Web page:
Athena rocket launch scrubbed for tonight

From: Jonathan T Wojack (
Date: Mon Sep 24 2001 - 16:11:04 EDT

  • Next message: Paul Gabriel: "solar flare"

    MONDAY, SEPTEMBER 24, 2001
    SCRUB. Tonight's launch of the Athena rocket has been postponed after a
    massive solar flare erupted from the sun earlier today. The powerful
    space storm could disrupt the rocket's guidance computer during flight,
    so officials had no choice but to delay the Kodiak Star mission yet
    "The proton flux is three times that is allowable for launch," NASA
    spokesman George Diller said. "The concern is it would cause a data upset
    in the rocket's guidance system." 
    The flare occurred at 1038 GMT (6:38 a.m. EDT) today. A coronal mass
    ejection is headed for Earth, likely causing geomagnetic storms, space
    weather scientists announced. 
    Liftoff has been tentatively rescheduled for Tuesday if the proton level
    decreases. But scientists say it could be Wednesday or Thursday before
    conditions are again acceptable for launch. Mission managers are working
    on longer launch window for upcoming attempts that would extend from 5:30
    to 8 p.m. Alaska Time (9:30 p.m. to 12 a.m. EDT; 0130-0400 GMT). 
    The launch weather forecast for Tuesday calls for an 80 percent chance of
    meeting the liftoff rules in Alaska. The forecast worsens some on
    SUNDAY, SEPTEMBER 23, 2001
    With a troublesome tracking radar now working, a Lockheed Martin Athena
    rocket will make a third try at launching from Alaska on Monday evening,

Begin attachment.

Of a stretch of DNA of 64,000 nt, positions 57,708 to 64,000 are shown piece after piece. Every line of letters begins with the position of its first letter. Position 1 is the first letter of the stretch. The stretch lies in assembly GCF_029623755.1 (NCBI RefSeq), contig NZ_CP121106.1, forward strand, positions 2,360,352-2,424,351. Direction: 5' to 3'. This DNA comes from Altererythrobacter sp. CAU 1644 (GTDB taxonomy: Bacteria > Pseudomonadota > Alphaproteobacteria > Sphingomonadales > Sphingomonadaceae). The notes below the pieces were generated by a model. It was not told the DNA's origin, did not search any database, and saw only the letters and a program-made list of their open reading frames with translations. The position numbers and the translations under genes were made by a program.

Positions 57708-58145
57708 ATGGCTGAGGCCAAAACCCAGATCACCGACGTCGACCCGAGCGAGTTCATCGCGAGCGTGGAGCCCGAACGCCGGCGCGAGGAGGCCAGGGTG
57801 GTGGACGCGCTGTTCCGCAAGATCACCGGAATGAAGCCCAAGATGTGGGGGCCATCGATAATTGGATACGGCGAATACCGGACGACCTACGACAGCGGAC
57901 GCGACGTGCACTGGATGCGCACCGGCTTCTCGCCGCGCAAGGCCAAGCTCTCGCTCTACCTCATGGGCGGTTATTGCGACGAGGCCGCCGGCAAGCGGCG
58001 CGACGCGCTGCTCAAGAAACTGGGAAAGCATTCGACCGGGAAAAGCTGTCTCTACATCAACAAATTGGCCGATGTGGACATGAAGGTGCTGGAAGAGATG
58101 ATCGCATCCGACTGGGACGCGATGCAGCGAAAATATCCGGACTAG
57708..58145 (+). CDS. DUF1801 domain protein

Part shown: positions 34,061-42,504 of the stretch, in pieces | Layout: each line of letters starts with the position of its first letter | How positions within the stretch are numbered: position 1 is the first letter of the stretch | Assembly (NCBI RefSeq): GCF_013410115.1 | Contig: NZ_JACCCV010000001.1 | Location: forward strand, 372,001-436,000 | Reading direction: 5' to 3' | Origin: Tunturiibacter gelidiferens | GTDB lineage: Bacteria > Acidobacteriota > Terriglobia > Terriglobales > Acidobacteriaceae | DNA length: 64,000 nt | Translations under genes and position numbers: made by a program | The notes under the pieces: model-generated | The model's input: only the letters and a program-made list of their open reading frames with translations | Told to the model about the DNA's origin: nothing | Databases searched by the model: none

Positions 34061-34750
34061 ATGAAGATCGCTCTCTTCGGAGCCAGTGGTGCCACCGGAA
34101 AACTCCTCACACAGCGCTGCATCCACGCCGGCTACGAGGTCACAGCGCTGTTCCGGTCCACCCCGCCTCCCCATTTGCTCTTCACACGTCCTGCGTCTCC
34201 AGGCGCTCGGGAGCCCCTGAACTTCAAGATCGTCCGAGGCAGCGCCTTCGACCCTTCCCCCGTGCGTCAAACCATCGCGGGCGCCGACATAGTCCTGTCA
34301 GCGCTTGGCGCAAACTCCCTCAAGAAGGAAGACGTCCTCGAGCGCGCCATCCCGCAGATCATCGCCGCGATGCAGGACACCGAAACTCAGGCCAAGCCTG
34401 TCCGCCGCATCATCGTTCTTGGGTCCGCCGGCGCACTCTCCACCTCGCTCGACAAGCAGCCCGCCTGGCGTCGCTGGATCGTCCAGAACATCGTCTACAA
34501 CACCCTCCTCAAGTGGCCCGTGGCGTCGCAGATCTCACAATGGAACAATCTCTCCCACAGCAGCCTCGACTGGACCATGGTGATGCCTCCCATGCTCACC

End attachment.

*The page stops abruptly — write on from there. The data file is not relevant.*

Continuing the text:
but bad weather could again spoil liftoff plans. 
    Officials announced late today that Monday's target launch time will be
    5:30 p.m. Alaska Time (9:30 p.m. EDT; 0130 GMT Tuesday). The duration of
    the launch window will be set on Monday morning. 
    However, there is just a 30 percent chance of weather permitting the
    rocket to blast off Monday because of clouds and rain. The forecast is
    much improved for Tuesday, should the mission slip again. 
    Lousy weather forced Friday's countdown to be called off hours before
    launch time. Weather conditions were perfect on Saturday only to have a
    technical glitch with a downrange tracking radar cause a scrub. The
    launch team took Sunday off. 
    Lockheed Martin says the radar problem has now been resolved. Technicians
    have successfully repaired and retested the radar system, which is needed
    to track the Athena rocket as it travels downrange. 
    Jonathan T. Wojack       
    39.706d N   75.683d W      
    4 hours behind UT (-4)
    Juno offers FREE or PREMIUM Internet access for less!
    Join Juno today!  For your FREE software, visit:
    Unsubscribe from SeeSat-L by sending a message with 'unsubscribe'
    in the SUBJECT to

    This archive was generated by hypermail 2b29 : Mon Sep 24 2001 - 16:13:35 EDT